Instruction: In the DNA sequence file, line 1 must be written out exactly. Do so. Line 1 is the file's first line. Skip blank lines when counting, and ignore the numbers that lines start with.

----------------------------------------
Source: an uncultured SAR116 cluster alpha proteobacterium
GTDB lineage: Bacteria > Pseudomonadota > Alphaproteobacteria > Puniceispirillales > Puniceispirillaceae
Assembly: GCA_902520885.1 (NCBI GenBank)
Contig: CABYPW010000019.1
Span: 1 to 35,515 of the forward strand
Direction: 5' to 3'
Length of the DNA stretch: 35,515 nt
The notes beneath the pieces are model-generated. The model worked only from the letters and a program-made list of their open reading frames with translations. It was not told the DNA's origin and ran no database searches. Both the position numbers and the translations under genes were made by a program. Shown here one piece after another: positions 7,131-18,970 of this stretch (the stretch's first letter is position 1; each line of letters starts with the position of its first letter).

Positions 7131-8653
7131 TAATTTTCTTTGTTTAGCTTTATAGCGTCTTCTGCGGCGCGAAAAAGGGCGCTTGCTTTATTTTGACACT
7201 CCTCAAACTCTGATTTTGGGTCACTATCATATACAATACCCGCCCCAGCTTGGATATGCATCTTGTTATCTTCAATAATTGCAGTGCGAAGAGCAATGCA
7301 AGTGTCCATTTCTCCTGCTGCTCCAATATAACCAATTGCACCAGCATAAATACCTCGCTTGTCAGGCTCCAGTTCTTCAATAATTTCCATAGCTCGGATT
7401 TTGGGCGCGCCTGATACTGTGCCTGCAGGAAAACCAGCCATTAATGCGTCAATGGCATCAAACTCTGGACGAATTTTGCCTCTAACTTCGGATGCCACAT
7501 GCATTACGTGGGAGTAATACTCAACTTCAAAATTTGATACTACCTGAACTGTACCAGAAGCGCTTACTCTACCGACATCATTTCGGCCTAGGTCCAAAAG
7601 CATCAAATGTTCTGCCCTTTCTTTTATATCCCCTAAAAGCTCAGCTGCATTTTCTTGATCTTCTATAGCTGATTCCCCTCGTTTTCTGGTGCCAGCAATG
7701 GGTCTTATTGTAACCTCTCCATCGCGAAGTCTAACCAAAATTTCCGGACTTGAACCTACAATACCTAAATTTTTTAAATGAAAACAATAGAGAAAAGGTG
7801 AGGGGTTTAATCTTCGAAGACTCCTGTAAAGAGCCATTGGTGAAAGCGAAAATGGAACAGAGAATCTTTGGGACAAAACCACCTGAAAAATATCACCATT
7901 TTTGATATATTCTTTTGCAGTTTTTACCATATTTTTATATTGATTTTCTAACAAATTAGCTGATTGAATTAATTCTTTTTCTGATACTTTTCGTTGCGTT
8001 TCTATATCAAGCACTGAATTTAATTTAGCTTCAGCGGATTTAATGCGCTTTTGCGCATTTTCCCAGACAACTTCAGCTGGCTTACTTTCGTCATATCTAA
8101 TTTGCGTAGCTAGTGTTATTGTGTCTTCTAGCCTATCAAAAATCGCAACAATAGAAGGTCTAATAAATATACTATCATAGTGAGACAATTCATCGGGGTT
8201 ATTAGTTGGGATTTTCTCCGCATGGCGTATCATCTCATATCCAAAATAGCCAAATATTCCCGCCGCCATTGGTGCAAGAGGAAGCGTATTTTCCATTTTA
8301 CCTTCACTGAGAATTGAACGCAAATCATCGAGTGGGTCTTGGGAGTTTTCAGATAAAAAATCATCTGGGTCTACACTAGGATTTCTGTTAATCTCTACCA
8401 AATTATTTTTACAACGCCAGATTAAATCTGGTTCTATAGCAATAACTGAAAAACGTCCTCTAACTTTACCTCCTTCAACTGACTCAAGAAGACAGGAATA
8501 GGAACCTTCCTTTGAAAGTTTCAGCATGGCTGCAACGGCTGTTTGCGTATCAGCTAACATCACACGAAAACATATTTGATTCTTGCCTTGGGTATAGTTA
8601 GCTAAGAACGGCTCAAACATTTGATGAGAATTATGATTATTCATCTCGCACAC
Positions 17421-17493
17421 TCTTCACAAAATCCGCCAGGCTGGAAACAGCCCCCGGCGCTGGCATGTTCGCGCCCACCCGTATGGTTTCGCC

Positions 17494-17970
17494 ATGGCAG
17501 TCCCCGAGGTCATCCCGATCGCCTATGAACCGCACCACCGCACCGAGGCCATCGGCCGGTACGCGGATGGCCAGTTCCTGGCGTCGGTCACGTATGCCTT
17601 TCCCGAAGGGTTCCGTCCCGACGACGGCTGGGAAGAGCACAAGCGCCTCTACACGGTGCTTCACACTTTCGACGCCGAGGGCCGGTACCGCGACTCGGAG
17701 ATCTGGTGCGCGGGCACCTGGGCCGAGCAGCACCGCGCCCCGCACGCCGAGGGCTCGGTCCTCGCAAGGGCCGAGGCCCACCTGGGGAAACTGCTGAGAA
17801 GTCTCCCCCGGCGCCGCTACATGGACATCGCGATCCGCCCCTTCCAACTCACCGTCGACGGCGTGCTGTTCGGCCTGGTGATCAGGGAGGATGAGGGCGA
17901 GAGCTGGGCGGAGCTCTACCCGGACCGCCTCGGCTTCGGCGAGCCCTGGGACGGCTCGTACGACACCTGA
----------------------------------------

Source: an uncultured SAR116 cluster alpha proteobacterium